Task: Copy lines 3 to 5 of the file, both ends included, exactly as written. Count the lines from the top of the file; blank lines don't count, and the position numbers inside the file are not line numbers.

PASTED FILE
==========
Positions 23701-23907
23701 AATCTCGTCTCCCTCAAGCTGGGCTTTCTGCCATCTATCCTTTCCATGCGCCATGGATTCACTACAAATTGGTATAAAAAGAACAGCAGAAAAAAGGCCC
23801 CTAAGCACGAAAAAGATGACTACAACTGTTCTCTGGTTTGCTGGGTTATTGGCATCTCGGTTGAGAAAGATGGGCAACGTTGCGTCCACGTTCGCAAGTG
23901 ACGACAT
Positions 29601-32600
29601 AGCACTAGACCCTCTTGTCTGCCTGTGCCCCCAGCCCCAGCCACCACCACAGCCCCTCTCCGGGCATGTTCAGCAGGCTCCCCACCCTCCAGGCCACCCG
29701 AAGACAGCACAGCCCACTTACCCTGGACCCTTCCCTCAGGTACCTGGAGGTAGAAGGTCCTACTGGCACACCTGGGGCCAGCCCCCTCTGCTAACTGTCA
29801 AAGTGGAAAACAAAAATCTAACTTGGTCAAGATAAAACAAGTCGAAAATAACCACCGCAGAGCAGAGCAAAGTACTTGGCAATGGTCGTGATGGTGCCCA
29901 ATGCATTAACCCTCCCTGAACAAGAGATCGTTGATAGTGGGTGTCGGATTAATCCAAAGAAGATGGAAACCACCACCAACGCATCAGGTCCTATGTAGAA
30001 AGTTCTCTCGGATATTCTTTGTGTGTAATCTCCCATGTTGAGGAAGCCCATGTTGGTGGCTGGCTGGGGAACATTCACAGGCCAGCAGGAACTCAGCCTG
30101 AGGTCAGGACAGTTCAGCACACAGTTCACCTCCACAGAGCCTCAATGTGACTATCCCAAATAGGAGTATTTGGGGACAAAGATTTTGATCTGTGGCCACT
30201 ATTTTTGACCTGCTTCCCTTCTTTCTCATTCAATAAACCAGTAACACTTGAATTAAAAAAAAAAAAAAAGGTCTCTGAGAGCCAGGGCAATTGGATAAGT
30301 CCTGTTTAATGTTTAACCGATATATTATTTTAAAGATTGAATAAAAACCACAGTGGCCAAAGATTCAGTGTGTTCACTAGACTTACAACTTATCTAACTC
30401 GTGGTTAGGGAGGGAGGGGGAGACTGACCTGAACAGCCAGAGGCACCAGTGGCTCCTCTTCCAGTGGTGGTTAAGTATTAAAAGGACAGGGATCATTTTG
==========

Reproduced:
23801 CTAAGCACGAAAAAGATGACTACAACTGTTCTCTGGTTTGCTGGGTTATTGGCATCTCGGTTGAGAAAGATGGGCAACGTTGCGTCCACGTTCGCAAGTG
23901 ACGACAT
Positions 29601-32600